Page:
Nor hath Love's mind of any judgment taste ;
Wings, and no eyes, figure unheedy haste :

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Then to tell him of fair Hermia's flight:

And therefore is love said to be a child,
Because in choice he is so oft beguiled.
As waggish boys in game themselves

forswear,
So the boy Love is perjured every where :
Por er9 Demetrius look'd on Hermia's eyne,
He hail'd down onths, that he was only mine;
And when this hail some heat from Hermis felt,
So he dissolved, and showers of oaths did melt.

to the wood will he, to-morrow night,
Pursue her: and for this intelligence,
If I have thanks, it is a dear expense :
But herein mean I to enrich my pain,
To bave his sight thither, and back again. [Bxit.

I will

SCENE 11.- The same. A Room in a Cottage.
Enter SNUG, BOTTOM, FLUTE, SNOUT,

QUINCE, and STARVELING.
Quin. Is all our company here?

Bot. You were best to call them generally, man by
man, according to the scrip.

Quin. Here is the scroll of every man's name, which is thought it, through all Athens, to play in our interlude before the duke and duchess, on his wedding-day at night.

Bol. First, good Peter Quince, say what the play treats on; then read the names of the actors; anit so grow to a point.

Quin. Marry, our plny is – The most lamentable comedy, and most cruel death of Pyramus and Thishs.

Bot. A very good piece of work, I assure you, and a merry.--Now, good Peter Quince, call forth your actors by the scroll. Masters, spread yourselves.

Quin. Answer as call you: Nick Bottom, the veaver. Bot. Ready: Name what part I am for, and proceeil. quin. You, Nick Bottom, are set down for Pyramus. Bot. What is Pyramus ? a lover, or a tyrant ! Quin. A lover, that kills himself most gallantly for love.

Bol. That will ask some tears in the true performing of it: If I do it, let the nudience look to their eyes will more storms, I will condole in some measure. To the rest Yet my chief humour is for a tyrant : I could play Ercles rarely, or a part to tear a cat in, to make all Split. Met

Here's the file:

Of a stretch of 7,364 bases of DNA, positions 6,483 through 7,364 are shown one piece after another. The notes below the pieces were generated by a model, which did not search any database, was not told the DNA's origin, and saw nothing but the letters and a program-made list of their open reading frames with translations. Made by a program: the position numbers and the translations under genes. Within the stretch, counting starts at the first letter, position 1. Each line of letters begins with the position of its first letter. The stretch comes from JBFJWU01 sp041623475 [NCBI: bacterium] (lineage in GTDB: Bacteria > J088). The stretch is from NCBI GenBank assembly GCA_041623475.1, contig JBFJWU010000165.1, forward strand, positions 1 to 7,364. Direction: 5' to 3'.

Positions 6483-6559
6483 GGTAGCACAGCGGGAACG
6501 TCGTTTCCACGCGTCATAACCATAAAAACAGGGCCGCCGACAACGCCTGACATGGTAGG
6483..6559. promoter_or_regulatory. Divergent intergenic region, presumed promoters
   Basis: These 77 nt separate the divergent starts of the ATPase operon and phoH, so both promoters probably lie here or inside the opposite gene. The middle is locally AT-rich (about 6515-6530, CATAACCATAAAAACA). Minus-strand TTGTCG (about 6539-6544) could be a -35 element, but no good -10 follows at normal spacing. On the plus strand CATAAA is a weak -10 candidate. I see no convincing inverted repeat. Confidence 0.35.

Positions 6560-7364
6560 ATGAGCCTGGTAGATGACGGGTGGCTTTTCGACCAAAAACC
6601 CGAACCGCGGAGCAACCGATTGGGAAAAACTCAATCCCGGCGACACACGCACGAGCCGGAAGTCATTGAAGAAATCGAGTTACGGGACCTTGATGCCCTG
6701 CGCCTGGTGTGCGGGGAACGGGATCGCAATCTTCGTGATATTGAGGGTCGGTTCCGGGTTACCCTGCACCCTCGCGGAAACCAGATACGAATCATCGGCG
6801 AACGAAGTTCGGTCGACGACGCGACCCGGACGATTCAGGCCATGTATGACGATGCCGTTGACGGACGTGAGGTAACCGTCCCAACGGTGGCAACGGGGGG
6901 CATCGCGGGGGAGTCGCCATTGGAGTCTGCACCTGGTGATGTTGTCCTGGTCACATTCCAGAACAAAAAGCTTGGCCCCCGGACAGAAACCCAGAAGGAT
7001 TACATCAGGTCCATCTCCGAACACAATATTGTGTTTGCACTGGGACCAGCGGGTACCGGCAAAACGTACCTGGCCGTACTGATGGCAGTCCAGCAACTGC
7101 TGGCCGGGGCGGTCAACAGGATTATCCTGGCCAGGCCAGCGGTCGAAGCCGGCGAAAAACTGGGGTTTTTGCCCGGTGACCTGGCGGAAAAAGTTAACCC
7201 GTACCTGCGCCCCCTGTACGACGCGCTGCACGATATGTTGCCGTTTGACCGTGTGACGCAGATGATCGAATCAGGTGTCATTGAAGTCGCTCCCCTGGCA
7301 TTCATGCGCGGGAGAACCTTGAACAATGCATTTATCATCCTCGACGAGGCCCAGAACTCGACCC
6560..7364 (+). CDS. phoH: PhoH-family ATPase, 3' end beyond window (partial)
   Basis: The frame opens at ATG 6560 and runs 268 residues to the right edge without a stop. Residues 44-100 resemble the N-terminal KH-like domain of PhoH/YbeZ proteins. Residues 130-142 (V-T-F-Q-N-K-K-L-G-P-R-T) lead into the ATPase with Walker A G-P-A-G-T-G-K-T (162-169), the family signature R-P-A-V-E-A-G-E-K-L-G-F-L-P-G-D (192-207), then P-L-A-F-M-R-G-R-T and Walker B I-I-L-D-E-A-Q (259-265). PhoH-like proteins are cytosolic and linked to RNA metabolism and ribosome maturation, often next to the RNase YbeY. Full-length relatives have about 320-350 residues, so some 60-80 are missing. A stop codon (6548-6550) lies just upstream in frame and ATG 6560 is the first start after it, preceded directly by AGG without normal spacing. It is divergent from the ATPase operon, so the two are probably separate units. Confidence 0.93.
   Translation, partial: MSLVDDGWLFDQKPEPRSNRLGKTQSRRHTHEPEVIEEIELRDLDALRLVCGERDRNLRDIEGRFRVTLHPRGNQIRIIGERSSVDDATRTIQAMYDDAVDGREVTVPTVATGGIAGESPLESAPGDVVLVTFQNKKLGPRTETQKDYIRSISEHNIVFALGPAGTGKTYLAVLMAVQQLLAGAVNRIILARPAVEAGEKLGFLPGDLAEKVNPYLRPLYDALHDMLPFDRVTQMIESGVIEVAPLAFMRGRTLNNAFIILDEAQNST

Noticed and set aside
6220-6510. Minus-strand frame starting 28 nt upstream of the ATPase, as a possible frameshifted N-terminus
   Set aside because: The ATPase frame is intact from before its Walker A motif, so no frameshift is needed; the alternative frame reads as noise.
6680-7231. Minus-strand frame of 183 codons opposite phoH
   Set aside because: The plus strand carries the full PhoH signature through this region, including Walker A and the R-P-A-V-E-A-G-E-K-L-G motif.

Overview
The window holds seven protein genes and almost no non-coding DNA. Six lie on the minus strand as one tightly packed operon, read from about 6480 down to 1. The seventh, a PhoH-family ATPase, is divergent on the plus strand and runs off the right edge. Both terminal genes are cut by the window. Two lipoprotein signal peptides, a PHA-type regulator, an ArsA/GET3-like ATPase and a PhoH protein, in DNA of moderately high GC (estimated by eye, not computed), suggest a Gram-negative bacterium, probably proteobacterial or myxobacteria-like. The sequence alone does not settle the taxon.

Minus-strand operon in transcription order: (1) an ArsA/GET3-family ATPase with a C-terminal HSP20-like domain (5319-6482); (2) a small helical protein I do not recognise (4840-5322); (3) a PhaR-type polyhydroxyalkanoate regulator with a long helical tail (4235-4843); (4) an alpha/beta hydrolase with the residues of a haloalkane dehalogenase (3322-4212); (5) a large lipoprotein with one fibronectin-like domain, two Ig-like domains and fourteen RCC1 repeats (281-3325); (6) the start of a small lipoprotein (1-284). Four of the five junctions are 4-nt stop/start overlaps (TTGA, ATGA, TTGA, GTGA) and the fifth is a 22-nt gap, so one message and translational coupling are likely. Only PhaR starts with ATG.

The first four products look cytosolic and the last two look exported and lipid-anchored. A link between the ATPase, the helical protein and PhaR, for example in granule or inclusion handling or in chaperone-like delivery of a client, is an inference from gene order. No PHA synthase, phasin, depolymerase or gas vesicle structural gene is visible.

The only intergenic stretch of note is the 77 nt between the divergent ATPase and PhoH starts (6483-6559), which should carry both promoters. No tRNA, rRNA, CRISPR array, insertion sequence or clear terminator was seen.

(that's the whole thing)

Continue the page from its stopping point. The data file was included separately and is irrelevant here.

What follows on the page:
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"The raging rocks,
" With shivering shocks,
"Shall break the locks

“ of prison-gates :
" And Phibbus' car
“Shall shine from far,
"And make and mar

" The foolish fates."
This was lofty ! - Now name the rest of the players. -
This is Ercles' vein, a tyrant's vein; a lover is more
condoling:

Quin. Francis Flute, the bellows-mender.
Flu. Here, Peter Quince.
Quin. You must take Thisby on you.
Flu. What is Thisby? a wandering knight!
Quin. It is the lady that Pyramus must love.

Flu. Nay, faith, let me not play a woman ; I have 3 beard coming.

Quin. That's all one ; you shall play it in a mask, and you may speak as small as you will.

Bot. An I may hide my face, let me play Thisby too! I'll speak in a monstrous little voice,- Thisne, Thisne, -Ah, Pyramus, my lover dear; thy Thisby dear : and lady dear!

Quin. No, no; you must play Pyramus, and, Flute, you Thisby.

Bot. Well, proceed.
Quin. Robin Starveling, the tailor.
štar. Here, Peter Quince.

Quin. Robin Starveling, you must play Thisby's mother.- Tom Snout, the tinker.

Snout. Here, Peter Quince.

Quin. You, Pyramus's father; myself, Thisby's fa. ther; - Snug, the joiner, you the lion's part :-and, I hope, here is a play fitted.

Snug. Have you the lion's part written ? pray you, if it be, give it me, for I am slow of study.

Quin. You may do it extempore, for it is nothing but roaring.

Bot. Let me play the lion too: I will roar, that! will do any man's heart good to hear me; I will roar, that I will make the duke say, Let him roar again, Let him roar again.

Quin. An you should do it too terribly, you would fright the duchess and the ladies, that they would shriek, and that were enough to hang us all.

All. That would hang us every mother's son.
Bot. I grant you, friends, ir that you should fright